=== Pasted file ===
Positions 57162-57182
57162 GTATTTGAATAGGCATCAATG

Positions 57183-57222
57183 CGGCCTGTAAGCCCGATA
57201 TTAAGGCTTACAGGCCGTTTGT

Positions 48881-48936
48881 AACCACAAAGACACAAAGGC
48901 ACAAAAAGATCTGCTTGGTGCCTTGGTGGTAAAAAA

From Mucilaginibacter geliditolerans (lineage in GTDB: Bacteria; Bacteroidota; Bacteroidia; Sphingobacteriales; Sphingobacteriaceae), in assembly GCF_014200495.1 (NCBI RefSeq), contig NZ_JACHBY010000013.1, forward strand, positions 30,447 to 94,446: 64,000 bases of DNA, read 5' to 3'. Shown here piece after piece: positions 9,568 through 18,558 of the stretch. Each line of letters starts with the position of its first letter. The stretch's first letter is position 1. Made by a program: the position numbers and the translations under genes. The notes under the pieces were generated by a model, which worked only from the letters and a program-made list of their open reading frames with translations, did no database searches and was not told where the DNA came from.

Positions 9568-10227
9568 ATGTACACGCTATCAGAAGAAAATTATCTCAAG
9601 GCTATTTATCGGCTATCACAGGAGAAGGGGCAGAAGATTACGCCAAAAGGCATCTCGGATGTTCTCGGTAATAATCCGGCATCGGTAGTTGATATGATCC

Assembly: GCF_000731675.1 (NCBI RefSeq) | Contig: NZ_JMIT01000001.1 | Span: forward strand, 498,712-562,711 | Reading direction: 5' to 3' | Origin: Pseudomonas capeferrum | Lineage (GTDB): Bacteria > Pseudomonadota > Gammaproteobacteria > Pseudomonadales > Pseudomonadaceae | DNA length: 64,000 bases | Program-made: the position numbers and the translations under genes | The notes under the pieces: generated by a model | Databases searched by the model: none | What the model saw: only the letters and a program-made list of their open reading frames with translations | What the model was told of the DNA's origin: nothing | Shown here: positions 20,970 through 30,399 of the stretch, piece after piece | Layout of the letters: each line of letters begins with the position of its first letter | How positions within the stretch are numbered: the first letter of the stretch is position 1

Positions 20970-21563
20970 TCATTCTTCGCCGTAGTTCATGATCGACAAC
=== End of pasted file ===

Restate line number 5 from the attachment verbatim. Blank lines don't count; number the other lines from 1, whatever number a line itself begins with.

57201 TTAAGGCTTACAGGCCGTTTGT